Social Norms and Welfare State Dynamics
AbstractThe paper analyses the interaction between economic incentives and work norms in the context of social insurance. If the work norm is endogenous in the sense that it is weaker when the population share of beneficiaries is higher, then voters will choose less generous benefits than otherwise. We also discuss welfare-state dynamics when there is a time lag in the adjustment of the norm in response to changes in this population share, and show how a temporary shift in the unemployment rate may cause persistence in the number of beneficiaries. (JEL: Z13, D19, D64, H31) Copyright (c) 2003 The European Economic Association.
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Bibliographic InfoArticle provided by MIT Press in its journal Journal of the European Economic Association.
Volume (Year): 1 (2003)
Issue (Month): 2-3 (04/05)
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Web page: http://www.mitpressjournals.org/jeea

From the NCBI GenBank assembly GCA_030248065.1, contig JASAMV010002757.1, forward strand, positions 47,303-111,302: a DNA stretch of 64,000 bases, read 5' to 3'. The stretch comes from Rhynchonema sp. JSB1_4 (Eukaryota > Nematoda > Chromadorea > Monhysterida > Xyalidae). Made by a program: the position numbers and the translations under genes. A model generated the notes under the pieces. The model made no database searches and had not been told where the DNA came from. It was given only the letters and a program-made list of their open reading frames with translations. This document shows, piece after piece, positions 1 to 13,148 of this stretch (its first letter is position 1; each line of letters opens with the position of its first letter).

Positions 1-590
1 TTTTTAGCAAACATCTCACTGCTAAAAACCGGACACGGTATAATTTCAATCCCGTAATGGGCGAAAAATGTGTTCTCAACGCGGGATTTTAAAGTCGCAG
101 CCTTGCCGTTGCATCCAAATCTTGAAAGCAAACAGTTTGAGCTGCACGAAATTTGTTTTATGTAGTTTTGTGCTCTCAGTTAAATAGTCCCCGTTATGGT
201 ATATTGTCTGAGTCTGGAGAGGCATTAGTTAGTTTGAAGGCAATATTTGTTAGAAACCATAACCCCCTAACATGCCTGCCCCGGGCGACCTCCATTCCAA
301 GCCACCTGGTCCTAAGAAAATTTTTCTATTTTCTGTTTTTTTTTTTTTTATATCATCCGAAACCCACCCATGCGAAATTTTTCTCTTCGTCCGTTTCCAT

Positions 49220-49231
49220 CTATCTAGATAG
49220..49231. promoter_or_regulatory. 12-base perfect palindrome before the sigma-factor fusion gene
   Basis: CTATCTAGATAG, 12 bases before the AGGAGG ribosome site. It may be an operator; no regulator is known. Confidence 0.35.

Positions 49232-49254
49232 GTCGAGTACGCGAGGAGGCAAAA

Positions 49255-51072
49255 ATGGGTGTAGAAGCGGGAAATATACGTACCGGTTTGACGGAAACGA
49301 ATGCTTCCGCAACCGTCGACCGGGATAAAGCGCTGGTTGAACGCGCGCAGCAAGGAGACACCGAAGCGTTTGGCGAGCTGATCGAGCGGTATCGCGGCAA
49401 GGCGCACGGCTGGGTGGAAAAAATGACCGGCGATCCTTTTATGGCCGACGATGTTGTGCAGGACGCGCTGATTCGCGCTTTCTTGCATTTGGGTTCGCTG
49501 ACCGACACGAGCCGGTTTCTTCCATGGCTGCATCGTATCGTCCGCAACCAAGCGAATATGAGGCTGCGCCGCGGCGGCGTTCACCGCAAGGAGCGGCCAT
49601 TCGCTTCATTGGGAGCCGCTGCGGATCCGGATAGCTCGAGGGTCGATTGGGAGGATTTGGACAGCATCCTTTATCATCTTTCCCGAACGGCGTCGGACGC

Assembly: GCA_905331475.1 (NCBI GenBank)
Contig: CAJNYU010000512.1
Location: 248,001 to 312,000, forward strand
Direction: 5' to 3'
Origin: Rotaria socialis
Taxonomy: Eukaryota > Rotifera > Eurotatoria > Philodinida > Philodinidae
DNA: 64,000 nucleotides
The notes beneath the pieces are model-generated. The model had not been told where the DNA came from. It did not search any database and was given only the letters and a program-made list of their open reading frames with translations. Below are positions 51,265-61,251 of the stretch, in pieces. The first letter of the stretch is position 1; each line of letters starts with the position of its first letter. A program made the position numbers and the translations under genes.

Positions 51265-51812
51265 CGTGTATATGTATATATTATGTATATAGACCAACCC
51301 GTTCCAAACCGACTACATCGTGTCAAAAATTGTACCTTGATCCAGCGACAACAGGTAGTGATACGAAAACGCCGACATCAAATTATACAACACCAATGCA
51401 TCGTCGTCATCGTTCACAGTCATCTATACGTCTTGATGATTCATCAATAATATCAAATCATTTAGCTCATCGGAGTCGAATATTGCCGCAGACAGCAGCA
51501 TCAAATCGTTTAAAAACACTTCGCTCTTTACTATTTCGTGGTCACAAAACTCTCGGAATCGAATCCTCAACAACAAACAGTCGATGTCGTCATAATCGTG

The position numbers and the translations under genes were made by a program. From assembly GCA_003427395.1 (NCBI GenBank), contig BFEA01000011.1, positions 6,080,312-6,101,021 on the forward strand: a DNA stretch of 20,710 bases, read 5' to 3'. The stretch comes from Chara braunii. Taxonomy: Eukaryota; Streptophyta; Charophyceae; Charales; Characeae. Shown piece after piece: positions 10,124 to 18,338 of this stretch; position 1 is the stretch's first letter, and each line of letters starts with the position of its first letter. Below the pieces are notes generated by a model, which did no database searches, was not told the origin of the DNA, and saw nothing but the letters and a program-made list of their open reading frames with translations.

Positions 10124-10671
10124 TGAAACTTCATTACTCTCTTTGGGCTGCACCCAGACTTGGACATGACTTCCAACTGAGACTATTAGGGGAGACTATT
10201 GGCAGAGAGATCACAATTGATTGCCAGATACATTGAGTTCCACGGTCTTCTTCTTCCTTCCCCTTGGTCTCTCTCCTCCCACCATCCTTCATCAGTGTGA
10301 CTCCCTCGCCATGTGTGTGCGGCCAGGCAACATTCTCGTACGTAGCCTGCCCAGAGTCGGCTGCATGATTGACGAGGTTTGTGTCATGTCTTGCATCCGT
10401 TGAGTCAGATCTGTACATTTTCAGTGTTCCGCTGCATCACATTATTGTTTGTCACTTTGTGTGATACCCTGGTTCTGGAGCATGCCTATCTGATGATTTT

Other versions of this item:
- Lindbeck, Assar & Nyberg, Sten & Weibull, Jörgen W., 2002. "Social Norms and Welfare State Dynamics," Working Paper Series 585, Research Institute of Industrial Economics.
- Assar Lindbeck & Sten Nyberg & Jörg Weibull, 2003. "Social Norms and Welfare State Dynamics," CESifo Working Paper Series 931, CESifo Group Munich.
- D19 - Microeconomics - - Household Behavior - - - Other
- D64 - Microeconomics - - Welfare Economics - - - Altruism; Philanthropy
- H31 - Public Economics - - Fiscal Policies and Behavior of Economic Agents - - - Household
- Z13 - Other Special Topics - - Cultural Economics - - - Economic Sociology; Economic Anthropology; Social and Economic Stratification
Please report citation or reference errors to , or , if you are the registered author of the cited work, log in to your RePEc Author Service profile, click on "citations" and make appropriate adjustments.:
- Besley, Timothy & Coate, Stephen, 1992.
"Understanding welfare stigma: Taxpayer resentment and statistical discrimination,"
Journal of Public Economics,
Elsevier, vol. 48(2), pages 165-183, July.
- Besley, T. & Coate, S., 1990. "Understanding Welfare Stigma: Taxpayer Resentment And Statistical Discrimination," Papers 42, Princeton, Woodrow Wilson School - Discussion Paper.
- Samuel Bowles & Herbert Gintis, 2000. "Reciprocity, Self-Interest and the Welfare State," Nordic Journal of Political Economy, Nordic Journal of Political Economy, vol. 26, pages 33-53.
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